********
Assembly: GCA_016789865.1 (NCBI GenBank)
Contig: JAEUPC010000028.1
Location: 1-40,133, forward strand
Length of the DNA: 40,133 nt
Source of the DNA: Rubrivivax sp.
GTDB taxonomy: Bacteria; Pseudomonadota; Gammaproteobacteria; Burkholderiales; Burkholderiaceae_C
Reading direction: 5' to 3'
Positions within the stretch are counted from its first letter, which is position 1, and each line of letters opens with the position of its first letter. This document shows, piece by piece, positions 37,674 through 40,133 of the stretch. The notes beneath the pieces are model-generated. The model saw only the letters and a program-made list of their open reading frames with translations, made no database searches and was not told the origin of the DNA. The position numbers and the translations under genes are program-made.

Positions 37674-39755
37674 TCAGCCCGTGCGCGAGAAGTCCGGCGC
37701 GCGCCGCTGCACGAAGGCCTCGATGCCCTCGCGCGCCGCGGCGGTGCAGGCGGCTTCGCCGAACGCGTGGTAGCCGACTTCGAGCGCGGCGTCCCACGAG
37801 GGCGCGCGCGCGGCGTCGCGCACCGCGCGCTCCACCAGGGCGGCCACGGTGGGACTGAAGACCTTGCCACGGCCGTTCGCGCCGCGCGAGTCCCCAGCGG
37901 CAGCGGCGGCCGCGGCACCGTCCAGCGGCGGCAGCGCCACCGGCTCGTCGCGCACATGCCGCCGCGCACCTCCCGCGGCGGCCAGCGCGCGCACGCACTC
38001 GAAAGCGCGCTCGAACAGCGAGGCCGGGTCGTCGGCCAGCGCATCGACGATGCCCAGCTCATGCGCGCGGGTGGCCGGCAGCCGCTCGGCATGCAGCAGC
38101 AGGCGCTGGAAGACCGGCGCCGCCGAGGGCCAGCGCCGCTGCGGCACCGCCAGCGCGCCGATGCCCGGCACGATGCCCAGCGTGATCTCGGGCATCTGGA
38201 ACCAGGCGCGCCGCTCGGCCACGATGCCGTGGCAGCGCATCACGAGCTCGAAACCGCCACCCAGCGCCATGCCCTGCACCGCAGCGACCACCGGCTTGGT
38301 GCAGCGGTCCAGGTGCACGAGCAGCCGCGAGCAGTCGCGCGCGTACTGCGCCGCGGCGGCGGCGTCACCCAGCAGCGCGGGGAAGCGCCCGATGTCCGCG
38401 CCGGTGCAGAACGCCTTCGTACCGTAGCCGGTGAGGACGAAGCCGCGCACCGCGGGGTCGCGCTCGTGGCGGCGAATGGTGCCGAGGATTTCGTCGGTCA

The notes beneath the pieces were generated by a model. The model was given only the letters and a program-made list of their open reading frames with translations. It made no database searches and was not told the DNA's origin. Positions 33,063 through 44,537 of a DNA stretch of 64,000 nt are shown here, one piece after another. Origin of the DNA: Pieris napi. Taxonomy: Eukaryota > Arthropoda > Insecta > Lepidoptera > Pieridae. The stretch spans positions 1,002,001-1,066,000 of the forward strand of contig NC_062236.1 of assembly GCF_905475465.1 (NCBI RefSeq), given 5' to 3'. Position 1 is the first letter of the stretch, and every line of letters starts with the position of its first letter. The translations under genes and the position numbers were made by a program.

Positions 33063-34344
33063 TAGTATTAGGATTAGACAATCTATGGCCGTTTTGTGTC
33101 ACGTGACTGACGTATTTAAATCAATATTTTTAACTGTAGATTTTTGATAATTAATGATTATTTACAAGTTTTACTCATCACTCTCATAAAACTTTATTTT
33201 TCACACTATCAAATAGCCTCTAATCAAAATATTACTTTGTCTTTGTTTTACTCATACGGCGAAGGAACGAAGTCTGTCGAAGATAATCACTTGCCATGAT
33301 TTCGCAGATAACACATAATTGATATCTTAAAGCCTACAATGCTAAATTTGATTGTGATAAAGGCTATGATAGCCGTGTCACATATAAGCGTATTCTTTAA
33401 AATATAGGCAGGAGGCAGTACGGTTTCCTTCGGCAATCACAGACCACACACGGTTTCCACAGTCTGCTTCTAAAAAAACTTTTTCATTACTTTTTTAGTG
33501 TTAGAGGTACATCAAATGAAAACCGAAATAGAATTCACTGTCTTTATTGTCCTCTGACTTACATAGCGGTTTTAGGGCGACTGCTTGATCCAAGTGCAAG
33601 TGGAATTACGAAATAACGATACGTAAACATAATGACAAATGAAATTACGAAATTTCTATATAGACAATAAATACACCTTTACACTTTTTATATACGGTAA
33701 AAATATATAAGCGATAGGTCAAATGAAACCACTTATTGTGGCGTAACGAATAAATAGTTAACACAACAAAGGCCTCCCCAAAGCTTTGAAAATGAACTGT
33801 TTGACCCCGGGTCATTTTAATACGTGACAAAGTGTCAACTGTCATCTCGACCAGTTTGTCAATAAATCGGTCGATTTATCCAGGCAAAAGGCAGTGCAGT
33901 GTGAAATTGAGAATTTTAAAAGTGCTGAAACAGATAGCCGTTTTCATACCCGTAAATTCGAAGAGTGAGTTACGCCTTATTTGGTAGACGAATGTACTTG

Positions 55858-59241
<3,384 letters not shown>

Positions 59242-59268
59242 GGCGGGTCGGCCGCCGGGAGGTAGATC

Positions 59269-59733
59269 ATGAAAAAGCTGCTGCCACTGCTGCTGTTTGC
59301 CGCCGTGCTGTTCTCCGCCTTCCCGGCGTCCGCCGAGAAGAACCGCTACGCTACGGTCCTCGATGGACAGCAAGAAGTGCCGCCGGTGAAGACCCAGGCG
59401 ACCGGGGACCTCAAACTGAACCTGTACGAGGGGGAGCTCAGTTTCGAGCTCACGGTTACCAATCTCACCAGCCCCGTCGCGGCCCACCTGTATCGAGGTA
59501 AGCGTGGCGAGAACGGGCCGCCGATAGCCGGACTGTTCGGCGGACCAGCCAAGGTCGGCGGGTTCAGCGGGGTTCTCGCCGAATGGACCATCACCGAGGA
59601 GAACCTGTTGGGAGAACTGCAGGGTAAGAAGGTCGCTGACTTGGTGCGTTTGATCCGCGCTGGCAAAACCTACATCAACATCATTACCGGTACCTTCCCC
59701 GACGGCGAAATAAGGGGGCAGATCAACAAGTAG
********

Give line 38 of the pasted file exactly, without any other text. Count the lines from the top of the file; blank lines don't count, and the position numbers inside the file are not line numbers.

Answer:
59401 ACCGGGGACCTCAAACTGAACCTGTACGAGGGGGAGCTCAGTTTCGAGCTCACGGTTACCAATCTCACCAGCCCCGTCGCGGCCCACCTGTATCGAGGTA